Love Maharashtra? Then you wil love Marathikatta!
Home Politics Religion Media Biz Society Tech Travel Books Intl. Autos Automobiles
                    Movies   Aviation   Pharma   About Us   Feedback   Links


Precious Heritage: the National Museum in Delhi




March 14, 2005

It took me an hour to walk down from the Rashtrapati Bhavan to the National Museum /archives. It was 1pm when I reached. It is located bang at the corner of Janpath and Maulana Azad Road, a circular building with three floors. Like many other government offices, it is painted red and yellow. The security is tight, we are physically checked, our bags searched and then only let in. With a collection of over 2,00,000 works both Indian and foreign, many in precious metal and stone, it is understandable.


A blueprint for the National Museum was created by the Gwyer Committee in 1946. The collection of items from various museums across India, in Delhi at Rashtrapati Bhavan in 1949 was the event responsible for the creation of the National Museum that would house artefacts. The exhibition continued at the Rashtrapati Bhavan till the museum building was ready in 1960. Its space now holds a collection that spans an era of over 5,000 years.

Chronologically placed artefacts trace the history of India as well ages in ancient history of the world. They have displays, films, guided tours, lectures and training programmes, reserve collection, library and the conservation laboratory. The collection has pre-historic archaeology, jewellery, paintings, arts, manuscripts, antiquities from Central Asia, arms, armour, clothes etc.


Indian sculptural art is the backbone of the National Museum. It has 9,000 objects representing all the schools and periods. It has carved stone works, terracottas, bronzes, stucco figures, gold, silver, bone and ivory images dating from 3 century BCE to the 19th century.

There are 10,000 objects of anthropology in this museum, and rare items that have come from various states and cities in the 1950s – 60s (collected from tribal and rural areas). The armoury section has weapons ranging from daggers to swords. Many of them are double-edged and so heavy that we would need at least three pairs of hands to just lift it off the stand! Projectiles, hammers, armours for men and animals, ornamental, sacrificial and ritual weapons find their place with firearms and war accessories here.

The antiquities from Central Asia are breathtaking, with over 11,000 objects from the Sianking region of China, and they were discovered by Sir Aurel Stein in three expeditions and are a rare collection.

Paintings, miniatures, manuscripts, art of calligraphy and drawings form a vast treasure. But the best of all I liked was the collection of some 10 to 12 paintings by a Mughal painter on Laila Majnu. Majnu is shown roaming the desert, is entirely dark-skinned and so skinny his ribs and other bones are sticking out, while Laila is so beautiful. One wonders after seeing these pictures; Would the wonderful Laila have fallen for the commoner Majnu? Just a casual thought…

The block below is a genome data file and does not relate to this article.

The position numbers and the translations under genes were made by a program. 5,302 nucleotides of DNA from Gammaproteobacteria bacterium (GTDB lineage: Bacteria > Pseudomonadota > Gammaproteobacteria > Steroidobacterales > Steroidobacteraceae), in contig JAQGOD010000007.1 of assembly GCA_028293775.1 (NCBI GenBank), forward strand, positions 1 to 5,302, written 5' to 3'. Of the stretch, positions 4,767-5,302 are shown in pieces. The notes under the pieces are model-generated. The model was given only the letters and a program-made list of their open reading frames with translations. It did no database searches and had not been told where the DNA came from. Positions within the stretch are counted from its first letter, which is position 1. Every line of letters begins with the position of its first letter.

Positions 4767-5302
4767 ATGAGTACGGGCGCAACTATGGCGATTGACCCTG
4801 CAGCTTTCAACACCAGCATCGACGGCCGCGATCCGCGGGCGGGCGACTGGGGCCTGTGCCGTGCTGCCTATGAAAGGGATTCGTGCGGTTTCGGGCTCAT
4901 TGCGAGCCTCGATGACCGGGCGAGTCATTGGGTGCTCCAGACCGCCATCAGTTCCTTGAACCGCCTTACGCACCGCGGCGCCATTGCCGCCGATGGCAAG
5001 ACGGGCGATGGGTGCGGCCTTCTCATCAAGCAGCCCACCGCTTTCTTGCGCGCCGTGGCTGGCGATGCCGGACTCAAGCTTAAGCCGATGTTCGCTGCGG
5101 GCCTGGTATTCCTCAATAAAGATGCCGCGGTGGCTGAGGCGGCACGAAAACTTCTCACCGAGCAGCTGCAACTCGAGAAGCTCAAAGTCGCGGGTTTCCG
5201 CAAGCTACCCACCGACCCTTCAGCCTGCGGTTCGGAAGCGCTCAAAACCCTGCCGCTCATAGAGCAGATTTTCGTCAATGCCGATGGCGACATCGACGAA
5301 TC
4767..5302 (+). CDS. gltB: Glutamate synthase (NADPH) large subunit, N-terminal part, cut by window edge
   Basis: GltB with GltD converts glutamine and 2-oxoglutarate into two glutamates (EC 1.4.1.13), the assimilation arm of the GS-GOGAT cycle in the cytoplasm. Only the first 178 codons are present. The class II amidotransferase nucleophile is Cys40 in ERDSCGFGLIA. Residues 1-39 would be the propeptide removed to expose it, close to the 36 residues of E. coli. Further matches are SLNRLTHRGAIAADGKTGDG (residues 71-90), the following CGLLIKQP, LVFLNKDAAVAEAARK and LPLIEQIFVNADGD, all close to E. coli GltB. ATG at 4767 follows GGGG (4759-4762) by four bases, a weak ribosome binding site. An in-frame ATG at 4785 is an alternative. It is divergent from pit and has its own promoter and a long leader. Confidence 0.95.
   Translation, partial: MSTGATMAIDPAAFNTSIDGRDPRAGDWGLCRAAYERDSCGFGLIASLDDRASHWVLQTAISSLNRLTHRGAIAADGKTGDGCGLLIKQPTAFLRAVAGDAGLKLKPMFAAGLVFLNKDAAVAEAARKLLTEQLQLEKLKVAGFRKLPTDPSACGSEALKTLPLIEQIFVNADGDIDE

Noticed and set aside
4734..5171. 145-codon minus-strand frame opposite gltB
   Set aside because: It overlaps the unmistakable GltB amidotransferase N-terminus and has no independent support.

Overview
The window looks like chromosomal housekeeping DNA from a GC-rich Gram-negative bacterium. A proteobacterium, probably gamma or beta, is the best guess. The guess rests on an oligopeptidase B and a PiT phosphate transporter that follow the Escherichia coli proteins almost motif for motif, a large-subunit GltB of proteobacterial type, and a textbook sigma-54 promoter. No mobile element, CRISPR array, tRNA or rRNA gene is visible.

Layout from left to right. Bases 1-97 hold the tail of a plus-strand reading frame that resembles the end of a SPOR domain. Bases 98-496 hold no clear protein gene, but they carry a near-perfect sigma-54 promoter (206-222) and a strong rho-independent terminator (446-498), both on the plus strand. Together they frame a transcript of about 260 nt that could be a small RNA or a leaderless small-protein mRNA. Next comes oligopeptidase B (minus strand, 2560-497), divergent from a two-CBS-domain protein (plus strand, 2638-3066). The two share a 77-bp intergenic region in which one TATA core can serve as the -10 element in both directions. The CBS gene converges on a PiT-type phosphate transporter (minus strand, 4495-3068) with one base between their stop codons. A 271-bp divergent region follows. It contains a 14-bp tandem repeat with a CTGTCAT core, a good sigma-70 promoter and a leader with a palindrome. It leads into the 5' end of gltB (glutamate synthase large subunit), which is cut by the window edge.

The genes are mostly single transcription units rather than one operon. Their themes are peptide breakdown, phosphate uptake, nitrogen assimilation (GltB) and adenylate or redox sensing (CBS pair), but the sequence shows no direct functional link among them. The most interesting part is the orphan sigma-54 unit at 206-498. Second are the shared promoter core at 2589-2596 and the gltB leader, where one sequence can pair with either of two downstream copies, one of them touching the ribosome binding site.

These paintings have perfect physical forms and you will also find a collection of miniatures on palm-leaf from Eastern India in the 10th and the 12th century.

The coin and currency section is remarkable with rare and antique coins from India starting from the 6th century BCE. This entire collection has 1,18,000 coins in gold, silver, copper, alloy, potin and lead.

The first floor gallery has two cupboards, containing the stone tools found across India belonging to the lower Palaeolithic period to the Neolithic age and also copper hoard objects. Mr and Mrs Heeramaneck have donated the pre-Columbian art objects.

The star of the museum is the strong room or the room with a built-in vault. It displays gold objects like a statue of Buddha weighing 20 kg in pure gold, an Ivory screen with four folds having pictures of Mumtaz Mahal and Shah Jahan, and other gold objects, precious stones, Tanjore paintings studded with almost two inch large stones of rubies, diamonds, emeralds and gold foil. This is the room that literally glitters.

Although I have not described the entire museum, I can say that it took me an entire four hours to go through it and yet I missed some of the sections, By now, I was so tired I just sat down next to a security woman for sometime, before leaving. For the museum aficionados, go check out the Delhi National Museum, it is worth every cent of expense that you will incur to reach it.


All roads, airways and rails lead to Delhi. Bang at the centre of Janpath and Maulana Azad Road lies the museum, catch a rickshaw and tell the driver where you want to go, or hire a cab (don’t hesitate to bargain) Open from 10 am to 5pm, the charges range from Rs 10 to Rs 300. Please check while entering. Mondays the museum is closed.

Contact details:

Mr. U. Das (Keeper, Public Relations)
National Museum,
Janpath, New Delhi - 110 011
Tel. No. 91+011+23018415, 23019272/237



Auto news for auto freaks!
DWS community! / Cricket blog


Latest Stories in Society


A salesman vs an entrepreneur

Slum demolitions and the false choices of Shekhar Gupta

Miss Universe 2005 gallery

Precious heritage: National Museum in Delhi

Wild Nature

Susan Miller and popular astrology

NR Narayana Murthy and the art of bluster

Peeping Toms! Why do they do it?

Prince Charles to mary Camilla Parker Bowles

FWD: Jhelo this stuff!


Latest Stories in Society

Archived Society stories


Latest updates    Contact Us - Feedback    About Us  /  Society Archive 1, Archive 2 , Archive 3 and Archive 4